Accessibility links

Donors Discuss Reconstruction Aid For Georgia


Georgian infrastructure, such as the port facilities in Gori, was damaged in the conflict

Georgian infrastructure, such as the port facilities in Gori, was damaged in the conflict

BRUSSELS (Reuters) - International donors are meeting in Brussels to pledge funds to help Georgia recover after its August conflict with Russia, which experts say will require $3.25 billion over the next three years.

"This is most important, not only because we want to support physically and directly the Georgians, but also because it is a political symbol of solidarity with the Georgian people," EU External Relations Commissioner Benita Ferrero-Waldner said.

Russia sent in troops after Georgia tried to retake a breakaway pro-Russian region. Moscow has since withdrawn soldiers from Georgia proper, but the West accused Moscow of a disproportionate use of force.

The United States has offered at least $1 billion to help Georgia rebuild after Russian troops and tanks crushed the country's armed forces and damaged infrastructure.

The European Commission, the European Union's executive, has promised up to 500 million euros ($660 million) to 2010, and Ferrero-Waldner wants the EU's 27 states to match that figure.

The October 22 ministerial-level meeting is co-chaired by the European Commission and the World Bank. More than 70 countries were invited as well as international financial institutions.

"We currently have seen pledges or indications of about $1.8 billion," Georgian Prime Minister Lado Gurgenidze said in an interview with "IMF Survey," an internal International Monetary Fund publication, ahead of the meeting.

"We clearly have issues related to the recovery of the direct civilian damage," Gurgenidze said of the tens of thousands displaced by the conflict. "We need to resettle them, give them livelihoods, rehabilitate the damaged areas -- this costs a lot of money, the kind of money we, on our own, cannot afford."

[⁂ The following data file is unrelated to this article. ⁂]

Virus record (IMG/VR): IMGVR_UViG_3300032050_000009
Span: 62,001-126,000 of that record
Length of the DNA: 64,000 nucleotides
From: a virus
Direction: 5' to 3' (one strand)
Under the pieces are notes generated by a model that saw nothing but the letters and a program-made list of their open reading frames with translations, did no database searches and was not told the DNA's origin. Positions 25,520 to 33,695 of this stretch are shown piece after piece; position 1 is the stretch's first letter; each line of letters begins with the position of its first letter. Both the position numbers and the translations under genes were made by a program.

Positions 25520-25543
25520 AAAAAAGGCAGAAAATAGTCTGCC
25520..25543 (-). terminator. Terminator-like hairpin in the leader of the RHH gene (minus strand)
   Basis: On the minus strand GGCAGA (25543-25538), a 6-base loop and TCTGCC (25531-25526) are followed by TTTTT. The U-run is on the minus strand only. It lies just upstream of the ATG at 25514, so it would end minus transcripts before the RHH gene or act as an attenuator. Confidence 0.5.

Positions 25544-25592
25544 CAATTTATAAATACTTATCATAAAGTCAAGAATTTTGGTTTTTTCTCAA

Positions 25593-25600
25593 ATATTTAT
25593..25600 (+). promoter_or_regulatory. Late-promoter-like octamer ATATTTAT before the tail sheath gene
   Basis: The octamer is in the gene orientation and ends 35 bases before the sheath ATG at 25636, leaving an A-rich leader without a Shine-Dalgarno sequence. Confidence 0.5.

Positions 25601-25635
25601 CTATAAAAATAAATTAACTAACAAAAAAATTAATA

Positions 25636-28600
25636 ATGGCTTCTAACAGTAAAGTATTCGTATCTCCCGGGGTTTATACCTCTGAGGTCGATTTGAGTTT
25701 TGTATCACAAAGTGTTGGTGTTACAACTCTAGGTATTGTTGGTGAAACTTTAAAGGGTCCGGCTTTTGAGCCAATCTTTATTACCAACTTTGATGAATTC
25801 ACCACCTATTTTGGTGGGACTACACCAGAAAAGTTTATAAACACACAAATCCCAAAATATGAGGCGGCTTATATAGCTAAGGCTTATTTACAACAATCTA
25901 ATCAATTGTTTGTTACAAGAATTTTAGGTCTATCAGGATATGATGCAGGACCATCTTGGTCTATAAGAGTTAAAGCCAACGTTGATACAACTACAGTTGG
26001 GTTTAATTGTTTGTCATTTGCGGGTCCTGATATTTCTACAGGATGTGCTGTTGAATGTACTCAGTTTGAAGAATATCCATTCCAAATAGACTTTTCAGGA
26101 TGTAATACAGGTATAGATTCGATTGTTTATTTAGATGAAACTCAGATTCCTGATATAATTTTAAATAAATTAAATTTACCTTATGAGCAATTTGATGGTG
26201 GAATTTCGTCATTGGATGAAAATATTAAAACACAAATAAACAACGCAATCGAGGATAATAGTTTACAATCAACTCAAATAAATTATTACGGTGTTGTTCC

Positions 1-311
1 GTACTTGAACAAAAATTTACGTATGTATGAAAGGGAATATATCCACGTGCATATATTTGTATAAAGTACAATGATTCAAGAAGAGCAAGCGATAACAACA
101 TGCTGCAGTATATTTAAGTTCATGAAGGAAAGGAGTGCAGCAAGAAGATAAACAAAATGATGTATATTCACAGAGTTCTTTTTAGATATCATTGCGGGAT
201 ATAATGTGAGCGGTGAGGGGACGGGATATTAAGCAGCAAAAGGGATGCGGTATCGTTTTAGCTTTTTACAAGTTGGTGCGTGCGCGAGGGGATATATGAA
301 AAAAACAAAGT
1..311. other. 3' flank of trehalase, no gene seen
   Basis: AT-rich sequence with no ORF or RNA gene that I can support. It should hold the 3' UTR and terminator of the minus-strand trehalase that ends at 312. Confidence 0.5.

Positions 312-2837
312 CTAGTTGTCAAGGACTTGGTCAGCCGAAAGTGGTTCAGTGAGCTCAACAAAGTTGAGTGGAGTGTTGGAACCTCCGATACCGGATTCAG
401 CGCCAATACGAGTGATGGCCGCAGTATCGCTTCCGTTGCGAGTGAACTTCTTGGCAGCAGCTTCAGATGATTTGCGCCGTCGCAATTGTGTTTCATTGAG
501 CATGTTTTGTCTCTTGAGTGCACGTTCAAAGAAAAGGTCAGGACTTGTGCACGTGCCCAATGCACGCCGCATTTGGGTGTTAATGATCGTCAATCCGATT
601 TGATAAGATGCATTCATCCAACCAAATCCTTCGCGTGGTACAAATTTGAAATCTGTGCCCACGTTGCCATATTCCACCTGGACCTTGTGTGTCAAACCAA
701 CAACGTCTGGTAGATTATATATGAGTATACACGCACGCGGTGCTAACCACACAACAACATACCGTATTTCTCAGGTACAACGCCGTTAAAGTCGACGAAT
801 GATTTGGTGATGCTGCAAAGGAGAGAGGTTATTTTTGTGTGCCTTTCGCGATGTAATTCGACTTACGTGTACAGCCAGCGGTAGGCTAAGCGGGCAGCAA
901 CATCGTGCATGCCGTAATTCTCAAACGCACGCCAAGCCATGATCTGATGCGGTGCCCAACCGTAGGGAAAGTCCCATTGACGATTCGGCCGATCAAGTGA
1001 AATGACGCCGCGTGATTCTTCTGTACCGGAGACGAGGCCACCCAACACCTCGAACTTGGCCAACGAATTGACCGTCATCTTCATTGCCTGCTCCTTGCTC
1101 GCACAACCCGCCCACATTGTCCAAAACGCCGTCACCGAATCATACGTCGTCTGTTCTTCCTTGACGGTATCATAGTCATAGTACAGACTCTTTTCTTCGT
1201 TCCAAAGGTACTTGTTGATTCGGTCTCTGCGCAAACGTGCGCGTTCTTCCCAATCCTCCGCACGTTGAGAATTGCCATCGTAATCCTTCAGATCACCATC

Resource-rich Georgia, a key energy transit route, depends on foreign capital for growth and has enjoyed an investment boom since President Mikheil Saakashvili's 2003 election.

Russian bombing raids in August hit mainly military targets, but Tbilisi also reported damage to civilian infrastructure and risks to its economic growth and investment.

A UN and World Bank-coordinated assessment has estimated Georgia needs $3.25 billion over three years to cover budget support, social sector support, and infrastructure development.

The central bank in Tbilisi said last month international institutions had pledged a loan package of about $1 billion to help soften the impact of the conflict on the banking sector, which has had to scale down expectations of foreign investment.

It said institutions ready to help included the European Bank for Reconstruction and Development, the World Bank's International Financial Corp, Germany's KfW and the Asian Development Bank.

Last month the IMF approved a $750 million loan program aimed at rebuilding Georgia's currency reserves and restoring investor confidence.
XS
SM
MD
LG